Our interview hasn’t begun yet, but Emma Stone is already loudly narrating her thoughts as she walks in the room.
“I’m sweating so much—why did I wear this! O-oh, I’m wearing wool!” Stone lets out, in an exaggerated bawl.
Stone, 29, Oscar/BAFTA/Golden Globe winner, is already perhaps the most beloved star of her generation. On screen, she balances considerable skill with an innate affability that lets us watching at home look up and think, you know, I think we could be friends, her and I.
I can’t say we’ll ever be friends, the two of us, but even sitting across from her you can’t help but feel you could almost immediately.
Stone’s latest project is one of my favorites to date—it’s called Maniac, and it’s a ten-episode limited series streaming on Netflix. In it, she plays Annie, a woman who has signed up for a pharmaceutical drug trial that, if it works, will replace therapy. With three pills, Annie relives the worst day of her life, rewires her brain through a series of elaborate dream worlds, and finally, confronts her demons head-on.
It’s a bit weird, yes, but it’s wonderful—a sprawling mess of ideas that, when they click, are some of the most fun I’ve had watching TV since David Lynch decided to make another Twin Peaks.
Stone is not just the star. She’s the executive producer, along with her co-star Jonah Hill—the first time she’s ever produced something.
“To be there from the very beginning, at the ground level, was not something that I’d really experienced before. It made me very excited to talk to people about the seed of an idea and develop it from the beginning. It’s a beautiful process. We were just talking about this seed and it grew into this whole thing. I’m not a writer, I don’t create from the very beginning traditionally so to be there from the start was a cool thing to see come to fruition,” Stone tells me.
Early in the process, Stone sat down with the co-creators Cary Fukunaga and Patrick Somerville, who were still trying to figure out what exactly the dream worlds that they would enter via this experimental pharmaceutical would become.
“Emma is very smart and logical,” Fukunaga tells me.
“As a producer, you give actors a little more agency over what’s happening with the production, what’s happening with the story. For her part, we talked a lot about what character she might play, and what she’s into or not into, such as fantasy. When we found out she didn’t like elves, it was obvious what we had to do,” he says with a smirk.
“You already had the ears?” I ask.
“We ordered them after that,” Fukunaga says, laughing.
“How was that for you?” I ask Stone.
“It was fine,” Stone says, with comic malaise.
“I loved how they developed that element into Annie where she’s playing this elf who’s tried to cut her ears off, who’s so proud of being half human. I really liked that. It was fun to be so self aware as an elf that this is a miserable experience for her,” Stone says.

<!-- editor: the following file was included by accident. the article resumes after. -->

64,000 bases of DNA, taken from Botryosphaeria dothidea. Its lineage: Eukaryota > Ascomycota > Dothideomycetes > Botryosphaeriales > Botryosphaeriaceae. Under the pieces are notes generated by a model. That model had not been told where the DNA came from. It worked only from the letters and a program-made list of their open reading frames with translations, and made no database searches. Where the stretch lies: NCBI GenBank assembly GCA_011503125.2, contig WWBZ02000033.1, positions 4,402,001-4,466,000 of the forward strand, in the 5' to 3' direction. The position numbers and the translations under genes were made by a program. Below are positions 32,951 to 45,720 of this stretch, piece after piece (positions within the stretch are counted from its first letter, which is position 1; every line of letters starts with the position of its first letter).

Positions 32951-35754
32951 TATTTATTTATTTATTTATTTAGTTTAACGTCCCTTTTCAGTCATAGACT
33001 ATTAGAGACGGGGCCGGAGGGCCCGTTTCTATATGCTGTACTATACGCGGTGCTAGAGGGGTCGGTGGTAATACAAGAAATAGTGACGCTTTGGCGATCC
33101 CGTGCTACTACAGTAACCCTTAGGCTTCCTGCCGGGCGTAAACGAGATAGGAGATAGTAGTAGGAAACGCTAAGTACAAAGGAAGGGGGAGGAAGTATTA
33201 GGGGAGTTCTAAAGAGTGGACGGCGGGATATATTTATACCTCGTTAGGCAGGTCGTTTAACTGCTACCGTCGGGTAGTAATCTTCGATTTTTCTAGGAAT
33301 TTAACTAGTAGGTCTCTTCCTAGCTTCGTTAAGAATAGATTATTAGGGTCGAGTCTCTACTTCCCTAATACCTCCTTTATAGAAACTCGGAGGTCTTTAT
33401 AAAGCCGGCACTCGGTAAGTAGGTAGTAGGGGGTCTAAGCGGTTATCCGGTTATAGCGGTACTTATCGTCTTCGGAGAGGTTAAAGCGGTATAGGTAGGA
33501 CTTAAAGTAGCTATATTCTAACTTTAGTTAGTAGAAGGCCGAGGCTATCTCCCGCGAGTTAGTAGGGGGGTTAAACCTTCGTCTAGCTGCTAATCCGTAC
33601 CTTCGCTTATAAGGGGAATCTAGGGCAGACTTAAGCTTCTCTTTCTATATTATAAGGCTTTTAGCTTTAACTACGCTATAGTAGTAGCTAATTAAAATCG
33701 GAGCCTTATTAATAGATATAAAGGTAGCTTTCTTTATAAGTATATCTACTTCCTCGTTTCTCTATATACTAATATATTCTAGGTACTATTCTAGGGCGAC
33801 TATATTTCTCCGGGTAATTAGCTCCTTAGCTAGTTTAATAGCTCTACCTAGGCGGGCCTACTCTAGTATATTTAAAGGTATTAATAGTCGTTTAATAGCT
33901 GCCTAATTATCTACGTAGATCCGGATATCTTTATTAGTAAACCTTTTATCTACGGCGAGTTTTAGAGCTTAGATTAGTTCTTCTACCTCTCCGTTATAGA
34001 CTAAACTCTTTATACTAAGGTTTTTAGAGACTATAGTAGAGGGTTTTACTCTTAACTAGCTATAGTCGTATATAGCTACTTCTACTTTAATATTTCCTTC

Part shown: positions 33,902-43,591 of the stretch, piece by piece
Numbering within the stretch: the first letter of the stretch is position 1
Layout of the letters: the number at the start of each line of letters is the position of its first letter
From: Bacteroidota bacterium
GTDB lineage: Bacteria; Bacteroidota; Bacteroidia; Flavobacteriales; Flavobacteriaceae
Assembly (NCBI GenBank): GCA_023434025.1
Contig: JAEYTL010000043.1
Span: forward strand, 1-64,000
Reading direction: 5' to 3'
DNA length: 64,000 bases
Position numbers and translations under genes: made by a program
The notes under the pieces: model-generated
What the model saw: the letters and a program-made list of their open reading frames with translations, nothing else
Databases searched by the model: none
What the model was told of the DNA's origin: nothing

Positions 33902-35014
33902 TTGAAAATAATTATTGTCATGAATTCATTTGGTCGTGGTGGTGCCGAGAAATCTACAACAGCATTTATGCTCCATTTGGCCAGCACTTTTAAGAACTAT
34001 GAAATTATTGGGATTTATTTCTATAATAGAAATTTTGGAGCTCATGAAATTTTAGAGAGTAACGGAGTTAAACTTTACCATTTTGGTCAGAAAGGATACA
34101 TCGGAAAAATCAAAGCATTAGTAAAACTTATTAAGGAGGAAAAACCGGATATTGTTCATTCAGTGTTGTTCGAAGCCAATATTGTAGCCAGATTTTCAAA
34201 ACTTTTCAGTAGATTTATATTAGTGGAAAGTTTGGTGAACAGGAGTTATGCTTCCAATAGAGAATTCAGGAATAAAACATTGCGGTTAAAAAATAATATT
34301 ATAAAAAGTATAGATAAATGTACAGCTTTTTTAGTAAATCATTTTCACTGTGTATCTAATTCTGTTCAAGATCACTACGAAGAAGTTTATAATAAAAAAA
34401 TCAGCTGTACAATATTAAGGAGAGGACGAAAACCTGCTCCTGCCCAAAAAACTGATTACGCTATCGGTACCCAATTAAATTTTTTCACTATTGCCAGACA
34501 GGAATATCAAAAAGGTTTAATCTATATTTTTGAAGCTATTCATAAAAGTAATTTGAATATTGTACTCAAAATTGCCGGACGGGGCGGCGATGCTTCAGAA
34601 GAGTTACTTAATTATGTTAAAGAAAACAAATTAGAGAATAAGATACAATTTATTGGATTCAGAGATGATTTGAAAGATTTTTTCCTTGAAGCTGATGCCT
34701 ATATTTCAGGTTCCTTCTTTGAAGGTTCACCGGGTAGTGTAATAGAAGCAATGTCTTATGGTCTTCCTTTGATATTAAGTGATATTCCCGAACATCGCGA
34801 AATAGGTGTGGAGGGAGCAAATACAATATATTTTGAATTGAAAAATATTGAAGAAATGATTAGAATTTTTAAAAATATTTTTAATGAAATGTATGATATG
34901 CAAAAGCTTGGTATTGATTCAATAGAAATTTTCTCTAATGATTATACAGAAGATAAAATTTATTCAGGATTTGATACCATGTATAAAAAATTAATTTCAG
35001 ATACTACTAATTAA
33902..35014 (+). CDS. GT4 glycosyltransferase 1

When I bring up what Fukunaga told me, she clarifies.
“I don’t want them to go off about how much I hate fantasy. I like fantasy! I just don’t want to. It’s like horses. I just don’t personally like horseback riding. I love horses, I just don’t like to horseback ride,” she says, pausing for effect. “I don’t personally want to play an elf.”
“It’s not that I don’t like fantasy—I appreciate it. I think people have done great jobs. But that’s not my skill set. They were very tolerant of that, which I was very grateful of,” Stone says.
“Emma, we should say, was an incredibly good sport about that too,” co-creator Patrick Somerville says. “She was game for anything.”
“The nice thing about the idea of producing is that when you come in, you feel your voice can have a presence in that way, i.e. the elf. ‘As a producer, I object!’ ‘Ok fine, you can cut your ears off.’ ‘Ok…’” Stone says. “It was something exciting that I would like to do in the future.”
As each version of Stone and Hill’s character is introduced, the show, which starts out feeling almost nihilistic, gets more and more joyful. You can feel how much Stone and Hill enjoy playing each reflection.
“That was the fun of it. It was definitely challenging but that was the part that I liked the most. Doing a television show, having that much time to explore, it really gives you an opportunity to go deeper into a character, and having that be represented through five different people was very cool, and having Annie lie underneath all of them dormant and then come out at different times was great, I really loved that,” Stone says.
“I felt Emma and Jonah along the way added to something to each version of themselves as well,” co-creator Patrick Somerville tells me.
“It’s a very difficult challenge to ostensibly be playing two different people at the same time—for that to read, for the audience to be able to feel that. I see scenes, when they’re pretending to be other people, and you can still feel Annie and Owen under there somewhere. They had to figure out their own ways to do that in each episode of the show.”
“Which was your favorite?” I ask Stone.
“Bruce and Linda, the Long Island 80s episode. I loved that so much. We shot that near the beginning, so it was all down hill from there,” Stone jokes.
“It was the most fun. I just loved her personality. I loved the dynamic between the two of them. I loved how outlandish that episode is. Stealing a lemur. We had this live lemur! All this different aspect of it I thought were hilarious and really fun. I really loved that one. I could play Linda forever.”
“But as an elf,” Stone adds. “Linda the elf.”